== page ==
It has often been said (although not proven) that the most serious high altitude symptoms take 24-36 hours to set in. The problem there is that sometimes the victim won't know that they have a serious problem until they are incapacitated. That makes for a terrible problem in evacuation.
I was on a Kilimanjaro trek one time, and two out of twelve people had to be evacuated from the rest of the group. I could tell 24 hours in advance for the first one, but the second one was a complete surprise. Both recovered completely once they had descended a few thousand feet.
–B.G.–May 22, 2011 at 1:35 pm #1739687
Ben CBPL Member
I have made a few trips from Ky to high altitudes. Reactions seem to vary a LOT from person to person. I don't know any way to know except to go and see. Turn back if you have problems.May 22, 2011 at 1:45 pm #1739690
"I currently live at ~1100ft above sea level and am wanting to do a hike in Colorado at just above 14,000ft."
Are you coming out to do 14er's, hike trails, or sit naked for a week on some peak?
If the former, then long high output up to elevation could be a problem.
If the latter two, then not so much of a problem.
Edit: Age, weight, conditioning, history, etc. might more elicit specific responses.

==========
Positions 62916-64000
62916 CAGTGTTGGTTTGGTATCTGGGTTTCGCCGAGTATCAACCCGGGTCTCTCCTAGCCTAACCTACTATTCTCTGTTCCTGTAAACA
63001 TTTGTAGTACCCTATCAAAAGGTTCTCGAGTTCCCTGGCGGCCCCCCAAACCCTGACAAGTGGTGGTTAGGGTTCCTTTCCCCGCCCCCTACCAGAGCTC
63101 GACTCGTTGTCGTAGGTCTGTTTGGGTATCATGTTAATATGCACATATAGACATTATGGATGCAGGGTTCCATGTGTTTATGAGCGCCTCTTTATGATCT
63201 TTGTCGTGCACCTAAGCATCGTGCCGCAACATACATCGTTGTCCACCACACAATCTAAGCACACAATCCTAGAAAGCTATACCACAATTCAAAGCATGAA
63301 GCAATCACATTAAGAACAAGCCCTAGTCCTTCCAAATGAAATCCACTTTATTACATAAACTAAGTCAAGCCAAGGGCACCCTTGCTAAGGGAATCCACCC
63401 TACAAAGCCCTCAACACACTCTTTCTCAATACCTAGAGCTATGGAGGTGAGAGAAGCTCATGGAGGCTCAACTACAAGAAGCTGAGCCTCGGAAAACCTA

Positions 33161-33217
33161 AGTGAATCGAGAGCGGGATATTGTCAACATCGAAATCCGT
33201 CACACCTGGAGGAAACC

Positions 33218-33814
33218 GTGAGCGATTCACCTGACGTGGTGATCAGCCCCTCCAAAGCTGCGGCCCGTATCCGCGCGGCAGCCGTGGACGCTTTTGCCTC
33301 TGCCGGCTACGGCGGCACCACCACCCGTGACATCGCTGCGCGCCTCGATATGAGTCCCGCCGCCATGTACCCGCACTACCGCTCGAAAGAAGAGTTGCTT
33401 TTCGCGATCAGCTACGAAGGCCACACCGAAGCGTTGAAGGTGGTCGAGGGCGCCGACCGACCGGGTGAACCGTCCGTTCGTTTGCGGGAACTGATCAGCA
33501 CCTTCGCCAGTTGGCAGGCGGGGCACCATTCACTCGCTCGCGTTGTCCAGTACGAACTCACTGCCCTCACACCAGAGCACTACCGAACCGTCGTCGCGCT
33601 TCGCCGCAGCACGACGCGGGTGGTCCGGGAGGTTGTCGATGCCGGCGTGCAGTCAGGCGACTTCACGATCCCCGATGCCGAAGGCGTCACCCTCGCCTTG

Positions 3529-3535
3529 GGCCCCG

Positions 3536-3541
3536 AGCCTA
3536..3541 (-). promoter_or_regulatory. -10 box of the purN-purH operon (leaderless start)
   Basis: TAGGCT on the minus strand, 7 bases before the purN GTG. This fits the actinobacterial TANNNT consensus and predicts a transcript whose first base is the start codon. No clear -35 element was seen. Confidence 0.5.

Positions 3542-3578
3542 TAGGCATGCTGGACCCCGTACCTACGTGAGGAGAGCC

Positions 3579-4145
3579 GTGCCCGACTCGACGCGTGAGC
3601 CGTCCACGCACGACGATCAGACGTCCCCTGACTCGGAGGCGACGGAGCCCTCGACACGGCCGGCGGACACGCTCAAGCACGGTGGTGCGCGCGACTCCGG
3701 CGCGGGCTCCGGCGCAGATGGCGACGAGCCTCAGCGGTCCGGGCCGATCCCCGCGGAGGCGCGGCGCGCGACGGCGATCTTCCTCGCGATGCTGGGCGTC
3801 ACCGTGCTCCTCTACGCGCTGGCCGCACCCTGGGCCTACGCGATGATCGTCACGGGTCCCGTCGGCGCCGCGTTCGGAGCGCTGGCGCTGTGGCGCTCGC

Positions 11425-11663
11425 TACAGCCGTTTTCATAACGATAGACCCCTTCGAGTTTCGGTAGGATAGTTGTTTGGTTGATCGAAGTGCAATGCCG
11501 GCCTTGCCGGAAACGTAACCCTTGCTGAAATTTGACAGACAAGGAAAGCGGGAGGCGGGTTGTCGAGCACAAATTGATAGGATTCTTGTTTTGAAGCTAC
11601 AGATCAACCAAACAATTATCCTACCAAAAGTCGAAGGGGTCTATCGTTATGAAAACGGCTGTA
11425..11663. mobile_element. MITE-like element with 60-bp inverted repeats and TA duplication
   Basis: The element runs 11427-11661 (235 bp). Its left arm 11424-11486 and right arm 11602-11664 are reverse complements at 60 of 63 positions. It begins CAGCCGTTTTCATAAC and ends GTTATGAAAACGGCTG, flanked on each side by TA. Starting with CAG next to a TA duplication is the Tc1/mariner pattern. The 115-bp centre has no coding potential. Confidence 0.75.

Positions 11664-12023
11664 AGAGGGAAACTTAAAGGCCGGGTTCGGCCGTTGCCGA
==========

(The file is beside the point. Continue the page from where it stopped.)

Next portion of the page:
Guys doing the Leadville 100, run and/or bike are of 2 camps. 1) Come out early and see how the body responds, or 2) fly out the day before and just do it.
Hemoglobin changes take about 2 weeks. Getting your brain to learn and honor how you body responds takes about 2 days. If you are on your own schedule, it is usually not to much of an issue.May 22, 2011 at 1:57 pm #1739692
Years ago, a bunch of us had climbed a nearly-7000 meter peak, and the trip report was posted on the net. Within the year, I was contacted by a stranger from Columbus Georgia who was looking for information on the same peak, and he asked if I would mind answering a few questions. Before I answered much, I asked him to tell me his level of experience for what he was planning.
He told me that he was a Lt. Colonel of the U.S. Army Green Berets at Fort Benning, and he had a Green Beret team all ready to go climb the peak in a few months. He mentioned that they parachute and scuba dive, they hump through the swamps with huge packs, yada, yada… so, in his view they were ready to go climb the peak. The team consisted of some Army plus a couple of Marines, plus one guy from Chile.